The Coalition for Smarter Growth is hosting its annual Smart Growth Social on Tuesday, October 18 at the Eastern Market North Hall in Washington, DC. Come discuss housing, development, transportation, and other regional smart growth issues with decision-makers and advocates.
For tickets and more information, visit the Coalition for Smarter Growth website.
Arlington, a Living Transportation Laboratory
Mobility Lab Research
Analysis of military base travel choices leads to improved pedestrian connections, more transportation options
Arlington’s work to improve military base transportation options gets top marks Look at a map of Arlington County, Virginia, and it’s easy to see just how much of it is covered by Arlington National Cemetery and the crescent moon-shaped Fort Myer-Henderson Hall military base on its western border. But, considering Arlington’s wide array of public… Read more »
The sudden Metrorail shutdown on March 16 took nearly everyone by surprise, and was a nearly unprecedented move by WMATA. While the decision disrupted the commutes of hundreds of thousands of commuters, it did provide agencies with an opportunity to observe how the other components of the D.C. region’s transportation system handled the new demand…. Read more »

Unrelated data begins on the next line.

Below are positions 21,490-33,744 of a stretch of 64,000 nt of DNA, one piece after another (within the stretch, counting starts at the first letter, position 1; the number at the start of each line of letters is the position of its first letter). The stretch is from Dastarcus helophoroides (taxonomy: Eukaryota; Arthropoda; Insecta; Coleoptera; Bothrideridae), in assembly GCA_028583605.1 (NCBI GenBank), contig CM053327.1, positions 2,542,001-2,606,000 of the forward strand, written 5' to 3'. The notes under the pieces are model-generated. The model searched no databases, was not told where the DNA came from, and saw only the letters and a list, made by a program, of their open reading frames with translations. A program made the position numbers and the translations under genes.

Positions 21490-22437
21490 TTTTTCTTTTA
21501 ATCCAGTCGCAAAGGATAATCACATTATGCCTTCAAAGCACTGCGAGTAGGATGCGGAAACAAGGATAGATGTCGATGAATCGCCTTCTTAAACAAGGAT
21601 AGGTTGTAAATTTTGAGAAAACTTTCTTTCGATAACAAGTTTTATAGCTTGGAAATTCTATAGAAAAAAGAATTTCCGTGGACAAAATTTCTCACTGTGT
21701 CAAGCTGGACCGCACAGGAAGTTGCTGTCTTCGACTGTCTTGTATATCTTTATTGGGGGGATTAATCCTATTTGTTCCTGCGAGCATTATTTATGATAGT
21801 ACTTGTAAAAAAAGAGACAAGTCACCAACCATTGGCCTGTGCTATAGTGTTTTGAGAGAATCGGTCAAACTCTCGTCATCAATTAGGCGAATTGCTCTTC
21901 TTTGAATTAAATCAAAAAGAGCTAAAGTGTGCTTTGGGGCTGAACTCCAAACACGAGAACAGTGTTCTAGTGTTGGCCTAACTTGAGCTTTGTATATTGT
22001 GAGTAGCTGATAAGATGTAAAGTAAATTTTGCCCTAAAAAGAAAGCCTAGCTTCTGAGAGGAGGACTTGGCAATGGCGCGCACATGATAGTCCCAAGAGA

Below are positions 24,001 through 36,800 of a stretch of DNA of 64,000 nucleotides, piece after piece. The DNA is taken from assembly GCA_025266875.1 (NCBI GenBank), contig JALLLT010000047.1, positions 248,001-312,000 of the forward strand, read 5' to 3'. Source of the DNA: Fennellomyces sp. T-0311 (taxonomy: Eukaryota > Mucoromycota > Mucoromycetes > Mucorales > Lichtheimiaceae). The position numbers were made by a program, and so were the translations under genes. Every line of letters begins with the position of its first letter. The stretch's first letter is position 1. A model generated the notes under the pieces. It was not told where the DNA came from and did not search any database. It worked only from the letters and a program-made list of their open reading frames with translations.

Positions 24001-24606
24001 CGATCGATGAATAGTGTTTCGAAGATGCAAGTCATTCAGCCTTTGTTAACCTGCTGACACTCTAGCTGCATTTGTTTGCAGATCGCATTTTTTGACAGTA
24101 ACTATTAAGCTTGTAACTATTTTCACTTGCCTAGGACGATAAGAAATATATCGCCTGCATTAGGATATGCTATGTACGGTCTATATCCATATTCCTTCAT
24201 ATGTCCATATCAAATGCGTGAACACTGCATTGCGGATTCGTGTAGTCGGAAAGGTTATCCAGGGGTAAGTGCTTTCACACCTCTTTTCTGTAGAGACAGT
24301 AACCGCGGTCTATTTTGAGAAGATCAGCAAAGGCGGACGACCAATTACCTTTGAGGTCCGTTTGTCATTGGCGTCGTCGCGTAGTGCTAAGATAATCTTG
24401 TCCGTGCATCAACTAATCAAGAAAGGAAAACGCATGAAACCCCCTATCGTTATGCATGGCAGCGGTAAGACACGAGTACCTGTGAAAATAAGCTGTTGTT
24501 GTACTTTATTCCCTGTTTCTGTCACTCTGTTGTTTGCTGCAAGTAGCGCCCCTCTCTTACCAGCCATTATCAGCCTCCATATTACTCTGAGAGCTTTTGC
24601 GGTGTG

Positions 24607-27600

Last month, the District Department of Transportation released a map, broken down by census tract, of how many people commuted by bike in Northwest D.C. as part of its presentation on a proposed protected bike lane in Shaw. In a blog post over at BikeArlington, our Research Director Stephen Crim took a similar look at Arlington County’s commuting habits… Read more »